In any event, I'm not sure I see that it matters. It's pretty uncontested that the Mercedes was definitely the car to have in qualifying, and at Spa that decided the race. So the Mercedes was the car to have in Belgium. Like at the majority of races.


The point made earlier not by you was the Mercedes was faster in the race. This is completely false. I read many articles saying Ferrari was faster and Hamilton himself said Ferrari was faster on race pace. All i'm saying Is Mercedes was no way the faster car on Sunday. Just because a car finishes 1st doesnt mean it was faster.

It was clear to me Hamilton was holding up Vettel. You would need to be so much quicker to even attempt an overtake let alone get past. The cars are too equal for that. It's basically the same as the last 3 years. Once you're in the dirty air you have no chance, your affected once you're within 5 seconds.

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PostPosted: Wed Sep 20, 2017 8:33 am 
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Man this thread has gone off topic over the last page and a half. But if I'm honest, I thought it was a bit much to predict what Rosberg would have done "if" he was here. He isn't so I really don't know. But some comparisons were interesting to read, but I don't really like guessing when I know it isn't happening. I'm not sure if I'd rather see this thread argue about Mercedes's and Ferrari's pace or go back on topic! :D


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PostPosted: Wed Sep 20, 2017 9:55 am 
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F1_Ernie wrote:
Zoue wrote:
F1_Ernie wrote:
The Belgium race discussion is getting stupid now. The Ferrari was stuck in the dirty air for the final 10 laps, you cant overtake specially in equal cars. Vettels only chance was the restart and Hamilton used a clever tactic to defend against Vettel. After that its race over. If Ferrari was the car leading it would have pulled away. Mercedes wasn't quicker in the race, it was pretty obvious to see.

Vettel couldn't get close at the best overtaking point, even with DRS. Mercedes' extra grunt saw to that. And I'm pretty sure Vettel said he couldn't have gone any faster than he did. I was there and although Vettel kept pace with Lewis, he wasn't exactly harrying him and there was plenty of air between the cars. It wasn't obvious to me that the Ferrari was the quicker car. It seemed to go by sector but overall there wasn't a lot in it.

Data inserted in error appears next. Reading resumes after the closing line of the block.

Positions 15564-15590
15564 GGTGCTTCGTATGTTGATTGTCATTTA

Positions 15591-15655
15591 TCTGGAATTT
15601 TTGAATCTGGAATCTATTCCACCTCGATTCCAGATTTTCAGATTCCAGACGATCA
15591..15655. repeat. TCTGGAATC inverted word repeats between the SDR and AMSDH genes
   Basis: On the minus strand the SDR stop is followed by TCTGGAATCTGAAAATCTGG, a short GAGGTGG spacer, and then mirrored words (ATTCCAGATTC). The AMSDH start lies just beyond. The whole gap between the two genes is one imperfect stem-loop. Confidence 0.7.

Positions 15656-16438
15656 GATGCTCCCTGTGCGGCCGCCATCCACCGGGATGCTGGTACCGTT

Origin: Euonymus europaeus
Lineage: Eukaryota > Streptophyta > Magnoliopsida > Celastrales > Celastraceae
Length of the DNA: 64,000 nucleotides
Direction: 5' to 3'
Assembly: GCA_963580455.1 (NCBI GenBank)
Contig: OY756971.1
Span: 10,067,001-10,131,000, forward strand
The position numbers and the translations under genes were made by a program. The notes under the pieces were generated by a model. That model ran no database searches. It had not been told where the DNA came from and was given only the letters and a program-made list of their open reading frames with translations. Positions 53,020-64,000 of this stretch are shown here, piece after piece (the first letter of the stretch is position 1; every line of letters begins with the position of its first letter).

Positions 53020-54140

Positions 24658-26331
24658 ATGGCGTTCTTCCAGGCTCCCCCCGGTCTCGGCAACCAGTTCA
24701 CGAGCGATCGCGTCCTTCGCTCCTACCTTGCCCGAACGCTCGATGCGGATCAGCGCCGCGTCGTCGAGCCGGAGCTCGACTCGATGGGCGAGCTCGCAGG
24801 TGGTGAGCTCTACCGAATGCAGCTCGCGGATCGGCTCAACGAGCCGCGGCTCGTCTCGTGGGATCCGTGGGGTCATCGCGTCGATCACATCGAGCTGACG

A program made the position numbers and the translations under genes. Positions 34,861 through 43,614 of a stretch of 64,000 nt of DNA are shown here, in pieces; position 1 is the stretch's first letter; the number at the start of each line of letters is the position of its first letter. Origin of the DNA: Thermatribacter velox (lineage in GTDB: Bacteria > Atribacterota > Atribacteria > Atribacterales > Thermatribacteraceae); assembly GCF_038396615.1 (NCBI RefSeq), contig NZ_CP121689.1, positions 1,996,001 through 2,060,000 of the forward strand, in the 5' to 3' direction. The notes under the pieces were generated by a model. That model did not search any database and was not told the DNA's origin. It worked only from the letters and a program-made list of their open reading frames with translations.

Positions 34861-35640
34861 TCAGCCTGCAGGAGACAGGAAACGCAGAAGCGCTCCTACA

In any event, I'm not sure I see that it matters. It's pretty uncontested that the Mercedes was definitely the car to have in qualifying, and at Spa that decided the race. So the Mercedes was the car to have in Belgium. Like at the majority of races.


The point made earlier not by you was the Mercedes was faster in the race. This is completely false. I read many articles saying Ferrari was faster and Hamilton himself said Ferrari was faster on race pace. All i'm saying Is Mercedes was no way the faster car on Sunday. Just because a car finishes 1st doesnt mean it was faster.

It was clear to me Hamilton was holding up Vettel. You would need to be so much quicker to even attempt an overtake let alone get past. The cars are too equal for that. It's basically the same as the last 3 years. Once you're in the dirty air you have no chance, your affected once you're within 5 seconds.

I agree with you that the cars are too close generally to allow them many chances to overtake. But doesn't that just reinforce the importance of qualifying? It's no good being (maybe) slightly faster in the race if you don't get the opportunity to use the extra pace you may have. Spa is a near text-book example of that. If your car is better on Saturday, then that gives you a clear advantage on Sunday. Which means the better car to have at the weekend is the one that gives you that edge?

I'm in no way saying that's a fait accompli, BTW. Clearly, both Vettel and Hamilton have to work at it and (to me at least) they appear quite evenly matched. But any advantage is still an advantage and for me it's been advantage Mercedes for the most part this season. And looking ahead to the remaining races that looks set to continue. Unless Ferrari can up their game on Saturday, it's a Mercedes title to lose


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PostPosted: Wed Sep 20, 2017 9:58 am 
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KingVoid wrote:
The fact is that Mercedes has won 9 races, and Ferrari has won 4. This is not because Hamilton is the greatest driver of all time, or because Ferrari sucks at team management. This is because, more often than not, Mercedes is the car to have over a race weekend.

:thumbup:


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PostPosted: Wed Sep 20, 2017 10:54 am 
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If anyone gives Belgium to Mercedes then by that thinking Spain is given to Ferrari because they held a bigger advantage there.

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PostPosted: Wed Sep 20, 2017 11:13 am 
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Zoue wrote:
F1_Ernie wrote:
Zoue wrote:
F1_Ernie wrote: